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Gov Evers: Looking at temporary state gas tax holiday, using budget surplus to make up lost revenue

Gov Evers talks one on one with TMJ4's Charles Benson, worries drop box decision will impact voter turnout.
tony evers
Posted at 5:59 PM, Jul 24, 2022
and last updated 2022-07-25 06:31:19-04

Gas prices came off their record highs in Wisconsin but remain about a dollar higher from a year ago.

Republican lawmakers rejected Governor Evers' idea of raising the state gas tax about eight cents per gallon in exchange for getting rid of the minimum markup law on gas.

Evers told TMJ4 News he's now open to exploring a temporary state gas tax holiday - which is 31 cents a gallon.

"It would have to be temporary," said Evers. "We'd have to use the surplus that we have because we can't take money away from building and fixing roads. "

Evers has battled with Republican lawmakers on several issues, but he signed budgets that included $2 billion in Republican-backed tax cuts.

The former State Superintended of Public Instruction says the budgets also included his priorities to increase K-12 spending, "we've had the highest increase in funding for public schools ever."

Evers believes the state is in a better position to rebound from the pandemic because of his efforts to deploy federal relief tax dollars to small businesses across the state.

The state's unemployment rate remains at near record lows at 2.9% in June.

"Almost a billion dollars in small businesses, tourism, tourism industry, farmers, bars and restaurants," said Evers. "As a result of that investment, we are number one in the country as far as our spending money on businesses as it relates to the percentage of federal funds that we receive."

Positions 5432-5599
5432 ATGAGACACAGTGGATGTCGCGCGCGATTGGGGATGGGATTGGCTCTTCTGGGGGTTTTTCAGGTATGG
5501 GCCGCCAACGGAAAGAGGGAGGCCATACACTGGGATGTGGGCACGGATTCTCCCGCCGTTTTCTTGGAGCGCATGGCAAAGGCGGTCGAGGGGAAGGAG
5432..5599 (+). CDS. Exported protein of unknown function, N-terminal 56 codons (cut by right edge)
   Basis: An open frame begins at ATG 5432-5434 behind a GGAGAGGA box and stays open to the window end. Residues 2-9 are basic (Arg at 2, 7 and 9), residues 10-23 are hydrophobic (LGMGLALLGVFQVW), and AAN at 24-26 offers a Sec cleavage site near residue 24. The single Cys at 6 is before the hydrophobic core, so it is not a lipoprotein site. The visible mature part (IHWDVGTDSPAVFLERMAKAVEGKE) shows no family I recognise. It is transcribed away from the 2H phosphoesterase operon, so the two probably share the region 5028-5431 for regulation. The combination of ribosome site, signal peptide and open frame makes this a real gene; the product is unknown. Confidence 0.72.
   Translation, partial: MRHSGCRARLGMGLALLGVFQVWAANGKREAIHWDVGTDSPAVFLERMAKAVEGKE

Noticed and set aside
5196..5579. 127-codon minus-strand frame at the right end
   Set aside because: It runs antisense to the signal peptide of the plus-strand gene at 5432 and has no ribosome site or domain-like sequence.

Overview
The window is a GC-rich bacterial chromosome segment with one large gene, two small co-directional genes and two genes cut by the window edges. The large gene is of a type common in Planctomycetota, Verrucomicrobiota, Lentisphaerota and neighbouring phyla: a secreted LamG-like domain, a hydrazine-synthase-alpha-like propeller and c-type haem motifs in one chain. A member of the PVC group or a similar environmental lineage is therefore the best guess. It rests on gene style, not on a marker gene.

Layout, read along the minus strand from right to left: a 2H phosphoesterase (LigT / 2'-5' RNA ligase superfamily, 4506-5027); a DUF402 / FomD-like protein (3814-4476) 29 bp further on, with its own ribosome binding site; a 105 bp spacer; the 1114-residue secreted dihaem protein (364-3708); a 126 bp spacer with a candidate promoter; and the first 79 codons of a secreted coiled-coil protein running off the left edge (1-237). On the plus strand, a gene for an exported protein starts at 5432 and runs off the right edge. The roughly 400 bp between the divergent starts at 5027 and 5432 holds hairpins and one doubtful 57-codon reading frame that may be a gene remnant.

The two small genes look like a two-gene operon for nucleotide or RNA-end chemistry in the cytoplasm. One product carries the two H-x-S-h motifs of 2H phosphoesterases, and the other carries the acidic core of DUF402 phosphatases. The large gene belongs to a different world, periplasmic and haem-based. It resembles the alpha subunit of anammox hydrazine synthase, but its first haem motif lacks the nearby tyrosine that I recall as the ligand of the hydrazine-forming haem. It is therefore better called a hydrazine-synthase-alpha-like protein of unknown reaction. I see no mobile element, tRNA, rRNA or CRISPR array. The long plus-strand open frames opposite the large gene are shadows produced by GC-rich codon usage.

Evers says it was a "horrible" decision by U.S. Supreme Court to overturn Roe v Wade.

The decision means Wisconsin's pre-civil war law prevents abortion in almost all cases except if a mother's life is at risk.

Evers is promising clemency for any doctor convicted under the 1849 law and he supports Attorney General Josh Kaul's lawsuit to block the law, but for now, there's little he can do to change the state law.

Evers: The Planned Parenthood in Illinois, now has, over the last few weeks, 10 times the number of Wisconsin women that they usually see.

Benson: Let me ask you about that. Is there any role that your administration is playing in that? Is there anything the state is doing to do to help?

"We've worked with Planned Parenthood in Wisconsin, Illinois, and Minnesota, to make sure that those services are available, use any of our money, but we're just you know, we're encouraging that to happen," Evers said.

This year Governor Evers set a record with his veto pen - pushing back on 98 bills.

"We vetoed laws that would have made it more difficult for women to exercise their right to have reproductive health. We vetoed all of those. We vetoed bills that would make it more difficult for people to vote."

But Evers worries the recent state Supreme Court's decision that the use of drop boxes was not authorized under state law will impact voter turnout.

Benson: Do you think this will create a disadvantage for voters this fall?

"It's a problem. When people make it more, make it more difficult for people to vote, that's a step in the wrong direction. They were used significantly and safely. There was no fraud as it related to the use of the use of those boxes, those drop boxes. That's the problem," Evers said. " I do anticipate that it's going to be it'll depress the vote somewhat. But we know we know early enough we're going to do whatever we can to make sure that people understand what's happening, and how they can overcome that probability."

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